As it turns out, six of the titles in the 24-film lineup are films that MCP has shown in either a FRENCH HAD A NAME FOR IT series or its corollary festival A RARE NOIR IS GOOD TO FIND. The total rises to eight when we add in French noirs screened in Los Angeles over the past several years.
Here is the full lineup, which is about to be announced at NC Xmas:
LA BESTIA DEBE MORIR/EL VAMPIRO NEGRO (Argentina)
PANIQUE†/RAZZIA SUR LA CHNOUF† (France)
LE DOULOS/MELODIE EN SOUS-SOL (France)
HANYO aka THE HOUSEMAID/GEOMEUN MEORI aka BLACK HAIR (South Korea)
CRONACA DU UN AMORE/UN MALEDETTO IMBROGLIO (Italy)
AND THE FIFTH HORSEMAN IS FEAR/90 DEGREES IN THE SHADE (Czechoslovakia)
THE LONG HAUL/NEVER LET GO (UK)
PALE FLOWER/RUSTY KNIFE (Japan)
THE DEVIL STRIKES AT NIGHT/BLACK GRAVEL (W. Germany)
ANOTHER DAWN aka DISTINO AMANECER/TWILIGHT aka CREPUSCULO (Mexico)
LA NOCHE AVANZA/SALON MEXICO (Mexico)
A WOMAN’S FACE (Sweden)/ASHES AND DIAMONDS (Poland)
Films in bold type are the ones shown by us at the Roxie over the past five years. Films with daggers (†) are ones shown by us in Los Angeles. (MELODIE EN SOUS-SOL, or ANY NUMBER CAN WIN, is the only film in the group that we've shown in both SF and LA--both of those screenings coming just this year).
Aside from the eight films screened by MCP, the rarest films here in terms of the general audience are the Argentine films, the Czech films, the second feature in the German duo on Friday (BLACK GRAVEL), and A WOMAN'S FACE (with a very young pre-Hollywood Ingrid Bergman).
Eddie's forays into French noir are not particularly adventurous, but it's a good group of films. He oversells PANIQUE, which has become the new overrated title due to Rialto's anointing of it--it's merely a solid, by-the-numbers tale and is by no means Duvivier's finest or most startling film (Eddie really needs to spend some time looking at what the man did in all the other decades besides the 40s). I must say I'm a bit stunned that he's pushing ANY NUMBER CAN WIN into his lineup after our Roxie screening of it, but it seems to be a film he wanted to show and he's apparently managed to find a 35mm print.
Speaking of which, 13 of the 24 films being shown in NC 18 are digital screenings.
I am a bit surprised that Eddie did not expand past the 1960s with this festival, but perhaps the relatively indifferent response to many of the films he's screened that fall outside the "classic era" caused him to shy away from such an idea.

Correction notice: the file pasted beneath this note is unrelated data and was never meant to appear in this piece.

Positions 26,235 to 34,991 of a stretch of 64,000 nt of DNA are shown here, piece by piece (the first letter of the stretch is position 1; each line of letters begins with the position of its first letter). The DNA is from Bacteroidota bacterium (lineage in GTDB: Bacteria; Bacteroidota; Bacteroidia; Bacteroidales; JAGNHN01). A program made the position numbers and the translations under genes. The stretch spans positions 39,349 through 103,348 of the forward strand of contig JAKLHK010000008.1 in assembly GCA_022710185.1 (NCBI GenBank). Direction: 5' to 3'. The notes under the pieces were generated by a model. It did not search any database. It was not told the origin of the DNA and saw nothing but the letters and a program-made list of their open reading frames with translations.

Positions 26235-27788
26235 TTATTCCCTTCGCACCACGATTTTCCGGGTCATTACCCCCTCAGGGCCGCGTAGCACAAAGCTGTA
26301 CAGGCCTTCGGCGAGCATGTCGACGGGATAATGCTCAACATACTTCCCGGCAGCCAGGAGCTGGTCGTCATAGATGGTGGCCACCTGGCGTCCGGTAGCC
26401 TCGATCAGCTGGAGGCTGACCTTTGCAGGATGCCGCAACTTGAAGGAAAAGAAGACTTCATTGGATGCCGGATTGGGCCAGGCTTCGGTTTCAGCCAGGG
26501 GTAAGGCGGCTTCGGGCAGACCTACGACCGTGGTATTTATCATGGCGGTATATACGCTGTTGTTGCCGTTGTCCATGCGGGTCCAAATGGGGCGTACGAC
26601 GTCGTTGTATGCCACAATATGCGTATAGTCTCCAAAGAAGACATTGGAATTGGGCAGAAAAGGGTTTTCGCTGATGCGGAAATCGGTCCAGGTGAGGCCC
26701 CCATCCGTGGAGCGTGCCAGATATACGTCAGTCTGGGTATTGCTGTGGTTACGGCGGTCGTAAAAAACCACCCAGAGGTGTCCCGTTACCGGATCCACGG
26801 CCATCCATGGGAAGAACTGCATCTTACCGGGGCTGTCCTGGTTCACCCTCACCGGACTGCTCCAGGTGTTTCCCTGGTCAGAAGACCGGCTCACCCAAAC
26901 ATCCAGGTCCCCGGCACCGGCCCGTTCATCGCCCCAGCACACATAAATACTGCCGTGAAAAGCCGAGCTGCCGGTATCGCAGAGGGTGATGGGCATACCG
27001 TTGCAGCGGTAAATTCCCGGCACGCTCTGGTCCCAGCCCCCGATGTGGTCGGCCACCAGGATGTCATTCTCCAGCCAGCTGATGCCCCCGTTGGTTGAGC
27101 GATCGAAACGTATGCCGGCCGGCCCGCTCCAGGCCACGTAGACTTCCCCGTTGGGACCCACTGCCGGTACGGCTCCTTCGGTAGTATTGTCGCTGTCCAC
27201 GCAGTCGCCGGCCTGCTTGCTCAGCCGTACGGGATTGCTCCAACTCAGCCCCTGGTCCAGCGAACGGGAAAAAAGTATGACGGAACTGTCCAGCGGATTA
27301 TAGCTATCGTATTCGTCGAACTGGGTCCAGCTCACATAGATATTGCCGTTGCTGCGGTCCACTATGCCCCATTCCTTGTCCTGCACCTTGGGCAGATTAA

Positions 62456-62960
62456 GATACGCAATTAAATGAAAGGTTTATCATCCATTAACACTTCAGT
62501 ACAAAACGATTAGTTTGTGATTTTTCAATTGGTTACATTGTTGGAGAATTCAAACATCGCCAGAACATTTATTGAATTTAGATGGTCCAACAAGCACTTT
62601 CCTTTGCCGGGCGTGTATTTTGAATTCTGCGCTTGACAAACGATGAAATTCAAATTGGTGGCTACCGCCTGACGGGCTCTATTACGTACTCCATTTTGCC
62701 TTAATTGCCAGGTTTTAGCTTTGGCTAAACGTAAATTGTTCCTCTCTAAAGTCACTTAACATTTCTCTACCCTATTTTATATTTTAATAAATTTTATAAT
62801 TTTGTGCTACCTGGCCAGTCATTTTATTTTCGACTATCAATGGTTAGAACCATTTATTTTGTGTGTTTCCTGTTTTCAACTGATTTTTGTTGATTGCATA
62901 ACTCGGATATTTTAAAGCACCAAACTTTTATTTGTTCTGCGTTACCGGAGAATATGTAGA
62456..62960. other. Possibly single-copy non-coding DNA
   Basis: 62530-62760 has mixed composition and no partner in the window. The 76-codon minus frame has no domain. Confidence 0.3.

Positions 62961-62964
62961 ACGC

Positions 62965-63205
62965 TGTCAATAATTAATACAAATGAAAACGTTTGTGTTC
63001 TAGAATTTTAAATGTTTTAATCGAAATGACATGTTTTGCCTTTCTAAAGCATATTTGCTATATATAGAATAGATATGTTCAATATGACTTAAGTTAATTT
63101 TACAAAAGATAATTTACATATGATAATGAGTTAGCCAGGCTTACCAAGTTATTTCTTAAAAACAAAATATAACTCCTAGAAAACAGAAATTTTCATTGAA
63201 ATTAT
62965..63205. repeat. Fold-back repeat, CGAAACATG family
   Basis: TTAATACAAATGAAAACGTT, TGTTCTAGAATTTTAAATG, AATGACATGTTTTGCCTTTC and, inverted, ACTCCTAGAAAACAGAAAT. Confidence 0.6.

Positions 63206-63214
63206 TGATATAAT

Glad to see CREPUSCULO in the lineup of Mexican films--the Bracho double bill might be the best such pairing in the entire festival. But the supply of Mexican noirs that seemed to promise a robust treasure trove has slowed to a trickle, as the four in the festival have been part of the same dozen screened all over the place in the past six years, most of them surfacing at UCLA after their first reappearance in Morelia (in 2010 and 2013 respectively). There is so much more to be rediscovered there, including a half-dozen more Leticia Palma films will establish her as one of the key noir actresses of the worldwide period.
Based on what we see here--with so many films recycled from what we'd done earlier--I don't expect that Eddie will return to international noir anytime soon. Maybe in another five years, if we all manage to hold out that long...but the films he needs to track down for a wider audience out of what we've screened at the Roxie (just for reference, in case people are lurking here) are as follows:
THE SCARLET DOVE (Finland)
THE WILD, WILD ROSE (Hong Kong)
O DRAKOS (Greece)
ASSAULT ON THE PAY TRAIN (Brazil)
CAIRO STATION (Egypt)
IN THE NAME OF THE LAW (Italy)
SEAGULLS ARE DYING IN THE HARBOR (Belgium)
CASH CALLS HELL (Japan)
And, of course, there are still dozens more that are almost certainly still under the radar via standard acquisition methods. And that's the crucial difference between the "white elephant" approach taken by the FNF and the "termite" tactics of MCP. It's why we've shown 101 rare French noirs that Eddie doesn't (for some reason...!) want to acknowledge...ah, well.
Bottom line for NC 18: good to very good, not revelatory. But worth a number of toe-dips if not a total immersion.